In the 9th century, the monk St. Meinrad, of the family of the Counts of Hohenzollern, left one of the local monasteries to built a hermitage in the wilderness of today's Einsiedeln. He took with him a miracle-working statue of the Virgin Mary given to him by the Abbess Hildegarde of Zürich. He soon became well-known in the local village for his kindness and holiness, and received many visitors and gifts.
On January 21, 861, two thieves murdered Meinrad for the treasure in his hermitage. According to legend, the murderers were apprehended after two ravens followed them into town and drew attention to them with loud squawking.
In 940, a few Benedictine monks turned Meinrad's little hermitage into the "Lady Chapel." The chapel is said to have been consecrated by Christ himself on September 14, 948.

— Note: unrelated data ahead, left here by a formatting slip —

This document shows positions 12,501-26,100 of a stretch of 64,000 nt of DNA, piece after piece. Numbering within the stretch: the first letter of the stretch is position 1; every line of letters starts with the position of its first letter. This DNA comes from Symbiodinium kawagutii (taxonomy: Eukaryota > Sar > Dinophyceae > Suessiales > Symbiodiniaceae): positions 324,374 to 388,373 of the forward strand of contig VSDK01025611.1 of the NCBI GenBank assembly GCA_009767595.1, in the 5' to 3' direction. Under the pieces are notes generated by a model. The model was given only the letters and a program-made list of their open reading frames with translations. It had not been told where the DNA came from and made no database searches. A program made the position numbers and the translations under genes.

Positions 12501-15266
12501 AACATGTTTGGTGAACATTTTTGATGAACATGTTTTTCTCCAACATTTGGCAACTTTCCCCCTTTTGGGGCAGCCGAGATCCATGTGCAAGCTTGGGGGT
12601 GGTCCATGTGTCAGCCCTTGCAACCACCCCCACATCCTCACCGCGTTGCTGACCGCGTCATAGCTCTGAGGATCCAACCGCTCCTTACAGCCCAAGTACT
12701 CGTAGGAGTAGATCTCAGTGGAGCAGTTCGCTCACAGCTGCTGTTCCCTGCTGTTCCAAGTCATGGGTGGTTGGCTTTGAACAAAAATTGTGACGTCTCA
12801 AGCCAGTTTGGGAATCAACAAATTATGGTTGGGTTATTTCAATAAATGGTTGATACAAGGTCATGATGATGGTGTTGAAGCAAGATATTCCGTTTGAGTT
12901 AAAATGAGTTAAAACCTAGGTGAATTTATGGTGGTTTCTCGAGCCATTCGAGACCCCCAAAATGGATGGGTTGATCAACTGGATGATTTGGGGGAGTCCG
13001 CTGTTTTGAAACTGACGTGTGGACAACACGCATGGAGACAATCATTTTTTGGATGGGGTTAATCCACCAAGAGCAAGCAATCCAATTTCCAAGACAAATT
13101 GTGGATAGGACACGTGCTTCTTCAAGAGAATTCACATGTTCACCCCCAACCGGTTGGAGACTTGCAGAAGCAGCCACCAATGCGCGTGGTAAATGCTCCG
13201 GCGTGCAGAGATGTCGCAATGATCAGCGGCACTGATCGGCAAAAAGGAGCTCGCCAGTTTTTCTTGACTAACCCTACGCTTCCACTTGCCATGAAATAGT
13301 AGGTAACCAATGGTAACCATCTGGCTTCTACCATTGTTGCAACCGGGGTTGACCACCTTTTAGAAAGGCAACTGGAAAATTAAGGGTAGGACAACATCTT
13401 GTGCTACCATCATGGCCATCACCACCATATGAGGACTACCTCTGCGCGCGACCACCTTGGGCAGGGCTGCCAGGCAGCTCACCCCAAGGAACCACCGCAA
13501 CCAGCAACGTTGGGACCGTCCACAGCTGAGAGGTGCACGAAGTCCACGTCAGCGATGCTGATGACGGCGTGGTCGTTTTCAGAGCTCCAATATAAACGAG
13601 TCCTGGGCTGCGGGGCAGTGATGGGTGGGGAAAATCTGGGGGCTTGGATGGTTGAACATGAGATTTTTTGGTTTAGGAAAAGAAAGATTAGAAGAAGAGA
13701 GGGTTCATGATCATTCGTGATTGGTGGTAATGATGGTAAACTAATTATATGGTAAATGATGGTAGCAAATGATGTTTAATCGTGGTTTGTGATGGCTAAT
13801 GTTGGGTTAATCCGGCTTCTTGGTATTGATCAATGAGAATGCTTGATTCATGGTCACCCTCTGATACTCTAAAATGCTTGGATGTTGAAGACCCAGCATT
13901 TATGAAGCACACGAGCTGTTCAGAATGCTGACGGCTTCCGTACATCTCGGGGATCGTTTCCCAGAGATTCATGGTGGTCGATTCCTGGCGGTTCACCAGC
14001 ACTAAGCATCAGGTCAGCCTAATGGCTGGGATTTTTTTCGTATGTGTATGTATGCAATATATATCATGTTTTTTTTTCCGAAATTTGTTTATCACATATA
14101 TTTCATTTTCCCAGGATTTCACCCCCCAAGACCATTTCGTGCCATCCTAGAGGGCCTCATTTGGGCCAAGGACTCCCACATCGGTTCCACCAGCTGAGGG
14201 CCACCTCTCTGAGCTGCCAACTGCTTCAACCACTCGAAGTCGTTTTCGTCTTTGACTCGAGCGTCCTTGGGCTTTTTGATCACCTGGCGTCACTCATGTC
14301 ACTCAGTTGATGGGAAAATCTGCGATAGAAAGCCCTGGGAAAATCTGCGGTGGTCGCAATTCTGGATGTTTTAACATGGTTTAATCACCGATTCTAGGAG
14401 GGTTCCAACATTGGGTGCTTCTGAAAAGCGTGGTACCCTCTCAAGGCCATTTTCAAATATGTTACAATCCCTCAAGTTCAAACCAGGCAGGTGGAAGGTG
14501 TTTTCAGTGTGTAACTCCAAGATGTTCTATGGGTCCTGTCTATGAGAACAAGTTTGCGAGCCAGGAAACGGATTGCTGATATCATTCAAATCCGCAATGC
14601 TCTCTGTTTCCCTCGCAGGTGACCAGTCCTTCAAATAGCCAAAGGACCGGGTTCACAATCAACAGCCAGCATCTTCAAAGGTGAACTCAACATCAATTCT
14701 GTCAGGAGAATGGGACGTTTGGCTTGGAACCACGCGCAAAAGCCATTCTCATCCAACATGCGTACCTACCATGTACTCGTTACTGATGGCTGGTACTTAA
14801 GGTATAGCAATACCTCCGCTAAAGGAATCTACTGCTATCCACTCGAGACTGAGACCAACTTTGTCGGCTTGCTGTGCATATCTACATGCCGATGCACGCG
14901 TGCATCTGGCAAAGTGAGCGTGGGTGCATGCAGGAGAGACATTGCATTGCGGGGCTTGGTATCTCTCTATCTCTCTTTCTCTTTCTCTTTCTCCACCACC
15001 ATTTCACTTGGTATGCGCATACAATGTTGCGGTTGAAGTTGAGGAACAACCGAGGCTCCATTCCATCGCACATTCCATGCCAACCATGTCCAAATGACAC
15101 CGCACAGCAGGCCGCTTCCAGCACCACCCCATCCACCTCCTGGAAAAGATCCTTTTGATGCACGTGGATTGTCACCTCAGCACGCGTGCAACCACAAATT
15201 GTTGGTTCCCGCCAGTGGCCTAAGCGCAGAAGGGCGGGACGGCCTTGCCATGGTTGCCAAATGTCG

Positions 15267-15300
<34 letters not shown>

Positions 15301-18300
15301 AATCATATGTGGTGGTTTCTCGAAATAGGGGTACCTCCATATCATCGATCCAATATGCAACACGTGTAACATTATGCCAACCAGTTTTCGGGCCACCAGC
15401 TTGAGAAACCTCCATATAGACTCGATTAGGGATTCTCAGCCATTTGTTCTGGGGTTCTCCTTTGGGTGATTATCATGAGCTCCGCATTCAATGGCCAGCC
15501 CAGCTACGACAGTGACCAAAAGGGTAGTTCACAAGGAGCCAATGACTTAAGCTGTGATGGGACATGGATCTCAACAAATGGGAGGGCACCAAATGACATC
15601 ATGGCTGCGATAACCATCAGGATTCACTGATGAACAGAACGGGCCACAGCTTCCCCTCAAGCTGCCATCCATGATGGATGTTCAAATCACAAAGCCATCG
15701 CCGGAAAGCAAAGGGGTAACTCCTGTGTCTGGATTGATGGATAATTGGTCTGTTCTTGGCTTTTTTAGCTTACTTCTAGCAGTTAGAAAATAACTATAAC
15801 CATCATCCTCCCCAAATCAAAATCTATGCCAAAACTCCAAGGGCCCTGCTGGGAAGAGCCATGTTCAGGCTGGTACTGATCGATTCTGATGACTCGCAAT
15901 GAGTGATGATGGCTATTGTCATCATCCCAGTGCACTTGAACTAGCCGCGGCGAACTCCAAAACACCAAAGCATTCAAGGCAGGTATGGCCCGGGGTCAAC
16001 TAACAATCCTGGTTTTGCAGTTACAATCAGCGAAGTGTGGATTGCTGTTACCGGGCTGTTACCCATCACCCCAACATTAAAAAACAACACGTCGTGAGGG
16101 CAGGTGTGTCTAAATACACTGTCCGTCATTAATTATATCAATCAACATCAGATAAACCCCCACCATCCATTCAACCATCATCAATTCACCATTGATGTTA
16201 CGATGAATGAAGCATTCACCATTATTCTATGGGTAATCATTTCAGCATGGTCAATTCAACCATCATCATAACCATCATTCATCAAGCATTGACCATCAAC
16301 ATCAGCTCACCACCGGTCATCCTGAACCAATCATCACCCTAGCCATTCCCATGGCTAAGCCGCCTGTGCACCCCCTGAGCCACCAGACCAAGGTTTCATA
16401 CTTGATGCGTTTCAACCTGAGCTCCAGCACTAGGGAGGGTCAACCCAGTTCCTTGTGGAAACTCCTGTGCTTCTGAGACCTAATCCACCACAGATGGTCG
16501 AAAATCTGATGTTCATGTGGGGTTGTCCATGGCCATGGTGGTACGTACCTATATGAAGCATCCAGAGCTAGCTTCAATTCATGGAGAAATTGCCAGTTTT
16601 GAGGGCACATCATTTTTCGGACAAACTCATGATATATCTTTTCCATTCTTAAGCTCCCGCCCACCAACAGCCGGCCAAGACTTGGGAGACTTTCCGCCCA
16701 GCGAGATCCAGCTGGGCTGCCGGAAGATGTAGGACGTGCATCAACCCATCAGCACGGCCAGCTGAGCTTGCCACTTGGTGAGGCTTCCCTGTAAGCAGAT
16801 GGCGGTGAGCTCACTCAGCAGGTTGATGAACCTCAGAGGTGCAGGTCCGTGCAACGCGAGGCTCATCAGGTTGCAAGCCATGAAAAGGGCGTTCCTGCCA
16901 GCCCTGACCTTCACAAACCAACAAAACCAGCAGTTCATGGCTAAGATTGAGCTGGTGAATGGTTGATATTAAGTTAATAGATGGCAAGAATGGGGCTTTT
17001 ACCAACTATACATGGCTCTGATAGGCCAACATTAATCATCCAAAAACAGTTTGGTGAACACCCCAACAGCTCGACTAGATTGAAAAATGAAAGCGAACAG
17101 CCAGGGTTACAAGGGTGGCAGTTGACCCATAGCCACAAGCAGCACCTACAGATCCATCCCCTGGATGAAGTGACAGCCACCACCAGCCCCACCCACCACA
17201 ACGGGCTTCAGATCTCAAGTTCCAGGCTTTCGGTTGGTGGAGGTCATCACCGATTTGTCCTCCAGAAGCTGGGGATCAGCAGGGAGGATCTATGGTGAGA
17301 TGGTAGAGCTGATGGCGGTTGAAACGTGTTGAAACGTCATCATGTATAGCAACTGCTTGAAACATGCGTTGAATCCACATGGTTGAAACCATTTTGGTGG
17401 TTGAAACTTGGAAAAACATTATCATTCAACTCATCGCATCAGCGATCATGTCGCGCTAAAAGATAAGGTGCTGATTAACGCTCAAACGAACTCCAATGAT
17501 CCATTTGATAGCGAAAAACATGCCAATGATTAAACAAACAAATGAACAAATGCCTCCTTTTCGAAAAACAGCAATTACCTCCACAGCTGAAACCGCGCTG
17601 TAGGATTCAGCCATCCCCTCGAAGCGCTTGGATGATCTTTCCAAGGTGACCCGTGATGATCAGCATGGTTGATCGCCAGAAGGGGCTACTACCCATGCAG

The bishop who was to consecrate the new site had a vision in which the church was filled with a brilliant light as Christ approached the altar; the next day, when he went to perform the ceremony, he heard a voice saying the chapel had already been divinely consecrated. The miracle was confirmed by Pope Leo VIII 16 years later in a papal bull.
St. Meinrad had the Black Madonna statue (its dark color caused by years of candle smoke) as part of his altarpiece; it was placed in the Lady Chapel for veneration after his death. Many miracles were attributed to the intercession of "Our Lady of Einsiedeln," and pilgrimages to Einsiedeln began shortly after 1000 AD.
[Source - Sacred Destinations]